The Cramer Hall vortex

It is my firm belief that Cramer Hall was built in a vortex.

It is impossible to venture into this building without getting lost in one way or another.

And as it is a building at the heart of campus, filled almost entirely with classrooms, it is probable that every student will have at least one class in this building at some point in their career at Portland State.

Having gotten lost every time, to every one of the three classes held in different rooms on different floors of Cramer Hall my first term here at PSU, I have determined that I must do my part to help keep other students, new and returning, from experiencing this frustration.

It is my duty, as an individual who has experienced the mysteries of Cramer Hall first hand, to inform you of what knowledge I have been able to learn that will help you in your own forays into the perplexing structure.

Grab a flashlight, a can of orange spray paint and your Fox Mulder T-shirt and prepare to investigate the Cramer Hall conspiracy.

To begin, let me inform you that no two floors of Cramer Hall are exactly alike. This is imperative and cannot be forgotten or ignored.

The first floor may be at ground level on the south side of the building; on the north side, however, you will find yourself one story above ground.

This isn’t too strange, once you realize that Cramer Hall is built on a hill. Just remember, ground floor on the north side means you are in the basement – not the first floor.

Here’s another thing to remember: One corner of both the first and second floors is distinct from the others. These two corners are known as “University Studies Classrooms.”

If you take a University Studies class (a mystery this reporter is not yet ready to tackle), it is likely, although not guaranteed, that your class will be held in one of these rooms.

They are also sequestered with an assortment of computer labs, but don’t depend on these rooms when you need to write a history paper at the last minute. They are often used for the mentored inquiry sections to a freshman or sophomore inquiry class.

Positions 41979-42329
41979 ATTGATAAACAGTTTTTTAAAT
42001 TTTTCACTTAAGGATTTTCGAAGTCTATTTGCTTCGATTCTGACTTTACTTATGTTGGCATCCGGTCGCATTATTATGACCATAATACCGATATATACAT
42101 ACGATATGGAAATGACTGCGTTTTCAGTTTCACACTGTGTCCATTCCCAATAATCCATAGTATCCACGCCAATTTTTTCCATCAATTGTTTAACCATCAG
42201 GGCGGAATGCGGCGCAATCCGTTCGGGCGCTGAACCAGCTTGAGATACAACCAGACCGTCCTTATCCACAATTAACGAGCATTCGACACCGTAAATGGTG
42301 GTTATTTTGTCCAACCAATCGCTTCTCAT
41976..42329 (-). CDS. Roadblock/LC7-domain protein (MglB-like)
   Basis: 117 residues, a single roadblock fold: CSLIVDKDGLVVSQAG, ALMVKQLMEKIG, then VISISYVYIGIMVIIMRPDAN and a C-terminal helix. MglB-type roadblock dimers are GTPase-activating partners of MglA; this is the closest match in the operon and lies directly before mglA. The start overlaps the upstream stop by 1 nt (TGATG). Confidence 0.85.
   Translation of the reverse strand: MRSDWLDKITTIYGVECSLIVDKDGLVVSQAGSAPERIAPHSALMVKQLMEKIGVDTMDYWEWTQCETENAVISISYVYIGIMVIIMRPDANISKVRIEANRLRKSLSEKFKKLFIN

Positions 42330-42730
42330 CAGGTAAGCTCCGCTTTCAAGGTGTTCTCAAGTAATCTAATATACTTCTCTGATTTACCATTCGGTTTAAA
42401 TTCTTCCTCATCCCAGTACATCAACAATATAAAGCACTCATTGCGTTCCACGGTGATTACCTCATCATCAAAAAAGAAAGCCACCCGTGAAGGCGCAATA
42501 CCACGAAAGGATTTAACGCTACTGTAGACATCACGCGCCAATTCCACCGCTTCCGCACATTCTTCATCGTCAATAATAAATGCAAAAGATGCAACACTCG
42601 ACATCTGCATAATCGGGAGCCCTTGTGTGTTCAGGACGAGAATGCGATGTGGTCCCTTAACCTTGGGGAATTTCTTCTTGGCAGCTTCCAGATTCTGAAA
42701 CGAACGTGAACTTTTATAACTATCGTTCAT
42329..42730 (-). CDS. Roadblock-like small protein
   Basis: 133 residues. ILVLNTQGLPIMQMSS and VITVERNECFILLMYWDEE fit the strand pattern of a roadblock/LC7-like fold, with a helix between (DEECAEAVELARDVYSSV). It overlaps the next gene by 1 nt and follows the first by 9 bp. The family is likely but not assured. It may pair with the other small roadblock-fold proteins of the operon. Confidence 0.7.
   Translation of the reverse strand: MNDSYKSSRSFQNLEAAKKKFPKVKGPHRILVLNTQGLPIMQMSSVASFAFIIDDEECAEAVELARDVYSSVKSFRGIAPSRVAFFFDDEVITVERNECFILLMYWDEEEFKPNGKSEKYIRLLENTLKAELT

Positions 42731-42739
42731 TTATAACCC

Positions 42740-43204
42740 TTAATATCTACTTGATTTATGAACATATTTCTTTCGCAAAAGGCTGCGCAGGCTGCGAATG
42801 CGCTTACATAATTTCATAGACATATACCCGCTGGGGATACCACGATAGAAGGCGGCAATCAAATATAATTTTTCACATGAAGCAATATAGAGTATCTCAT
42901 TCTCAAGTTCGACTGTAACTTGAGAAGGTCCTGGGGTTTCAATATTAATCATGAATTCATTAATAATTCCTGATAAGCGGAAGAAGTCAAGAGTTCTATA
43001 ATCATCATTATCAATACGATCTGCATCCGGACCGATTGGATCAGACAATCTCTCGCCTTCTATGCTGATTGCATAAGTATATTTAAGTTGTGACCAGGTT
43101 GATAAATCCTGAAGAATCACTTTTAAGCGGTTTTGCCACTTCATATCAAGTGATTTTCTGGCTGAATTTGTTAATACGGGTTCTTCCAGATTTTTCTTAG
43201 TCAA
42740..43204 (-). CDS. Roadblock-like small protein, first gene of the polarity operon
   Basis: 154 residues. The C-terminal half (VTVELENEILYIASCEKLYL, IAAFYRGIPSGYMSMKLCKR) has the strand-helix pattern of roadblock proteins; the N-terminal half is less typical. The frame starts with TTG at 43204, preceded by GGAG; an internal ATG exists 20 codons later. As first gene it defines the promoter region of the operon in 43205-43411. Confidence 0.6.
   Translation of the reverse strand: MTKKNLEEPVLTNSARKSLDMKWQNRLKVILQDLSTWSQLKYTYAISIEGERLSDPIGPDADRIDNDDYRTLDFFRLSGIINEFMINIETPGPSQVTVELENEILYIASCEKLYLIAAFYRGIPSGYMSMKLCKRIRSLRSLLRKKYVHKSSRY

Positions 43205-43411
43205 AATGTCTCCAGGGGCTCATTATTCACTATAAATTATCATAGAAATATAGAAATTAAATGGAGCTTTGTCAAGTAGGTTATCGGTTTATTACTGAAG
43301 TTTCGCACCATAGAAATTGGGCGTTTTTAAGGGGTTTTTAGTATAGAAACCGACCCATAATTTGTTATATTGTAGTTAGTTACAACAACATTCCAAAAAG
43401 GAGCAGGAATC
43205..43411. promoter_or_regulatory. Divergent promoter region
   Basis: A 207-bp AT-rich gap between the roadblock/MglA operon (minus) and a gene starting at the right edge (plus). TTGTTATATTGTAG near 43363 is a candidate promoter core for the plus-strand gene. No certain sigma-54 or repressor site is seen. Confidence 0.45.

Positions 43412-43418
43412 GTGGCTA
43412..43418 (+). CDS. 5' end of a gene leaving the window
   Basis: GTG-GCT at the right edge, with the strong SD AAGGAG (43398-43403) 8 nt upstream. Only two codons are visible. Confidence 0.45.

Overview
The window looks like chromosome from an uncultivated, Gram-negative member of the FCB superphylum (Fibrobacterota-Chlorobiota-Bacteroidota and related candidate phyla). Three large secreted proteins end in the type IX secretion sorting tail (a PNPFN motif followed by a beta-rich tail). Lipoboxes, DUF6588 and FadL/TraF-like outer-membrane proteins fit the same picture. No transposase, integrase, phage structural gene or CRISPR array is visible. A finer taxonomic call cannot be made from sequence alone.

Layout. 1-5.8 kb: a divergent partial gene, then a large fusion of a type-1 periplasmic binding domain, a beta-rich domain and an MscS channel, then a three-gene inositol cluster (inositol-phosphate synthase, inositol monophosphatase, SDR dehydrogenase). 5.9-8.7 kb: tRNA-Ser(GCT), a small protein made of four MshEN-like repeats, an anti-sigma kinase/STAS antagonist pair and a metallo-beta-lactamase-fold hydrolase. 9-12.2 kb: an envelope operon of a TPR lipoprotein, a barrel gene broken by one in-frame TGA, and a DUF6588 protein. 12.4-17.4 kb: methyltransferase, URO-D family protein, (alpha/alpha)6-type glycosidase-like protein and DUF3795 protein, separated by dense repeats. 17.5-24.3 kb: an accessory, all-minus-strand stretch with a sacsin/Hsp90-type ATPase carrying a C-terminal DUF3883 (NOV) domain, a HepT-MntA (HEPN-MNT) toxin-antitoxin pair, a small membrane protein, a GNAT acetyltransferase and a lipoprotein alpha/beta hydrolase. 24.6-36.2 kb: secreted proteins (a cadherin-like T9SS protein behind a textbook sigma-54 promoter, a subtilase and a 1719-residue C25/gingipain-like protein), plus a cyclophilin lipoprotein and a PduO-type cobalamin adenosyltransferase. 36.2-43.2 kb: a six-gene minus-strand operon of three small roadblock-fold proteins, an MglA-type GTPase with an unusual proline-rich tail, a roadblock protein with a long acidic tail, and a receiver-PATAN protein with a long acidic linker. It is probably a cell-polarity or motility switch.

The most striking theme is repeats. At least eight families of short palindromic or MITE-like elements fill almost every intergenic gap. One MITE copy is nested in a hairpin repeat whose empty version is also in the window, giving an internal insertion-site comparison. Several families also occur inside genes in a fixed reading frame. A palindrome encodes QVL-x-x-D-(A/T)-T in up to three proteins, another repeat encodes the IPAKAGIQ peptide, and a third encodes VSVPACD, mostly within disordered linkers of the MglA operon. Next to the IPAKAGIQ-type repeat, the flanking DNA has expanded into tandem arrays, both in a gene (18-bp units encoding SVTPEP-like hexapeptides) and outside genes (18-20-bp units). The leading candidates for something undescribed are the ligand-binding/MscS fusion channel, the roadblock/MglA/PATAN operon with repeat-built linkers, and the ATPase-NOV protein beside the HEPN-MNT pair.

The third floor can be reached by stair, elevator or open-air sky bridge. For those of you who don’t know, the sky bridges are those walkways way above your head. So when you feel something wet land on your head, it could be bird droppings – or something a fellow student launched from his or her mouth.

The open-air sky bridge that connects to Cramer Hall comes from the third floor of Smith Memorial Student Union to the south.

On the north side, however, the building connects to Lincoln Hall through a covered sky bridge that feels nearly as old as Lincoln Hall itself. (Mind you, the haunted lore of Lincoln Hall is fodder enough for an entire issue of the Vanguard, and will not be delved into at this point).

The fourth floor shouldn’t feel left out, either, though. It, too, has connections to a covered sky bridge on the south side. This is a direct route through the fourth floor of Smith Memorial Student Union and the third floor of Neuberger Hall.

Last but certainly not least, I shall not forget the basement level. This sloped floor is home to PSU’s geology department and whenever you feel or think you feel a tectonic quaking beneath your converses, the Cramer Hall basement is the place to be.

Here you will find a large seismograph that local TV stations like to catch footage of every time an earthquake large enough to register hits the Rose City.

Of course, the anomaly of Cramer Hall is not limited to the vast differences between floors. The basic layout of the hallways – fairly similar at least between levels – is confusing.

There are classrooms around the outside, and classrooms in the middle. One hallway circles the entire floor, and another cuts straight through the middle.

This seems simple enough, but try following the classroom numbers with this confusing layout.

Sadly, this reporter has not yet managed to uncover the secrets of the classroom numbering system in Cramer Hall. That is a mystery best left to a higher power.

But I can offer you this piece of advice: When you take a look at your schedule of classes, and see your 12:15 located in a room in Cramer Hall, allow yourself some extra time to find your way. You never know what you might encounter en route to Sociology 210.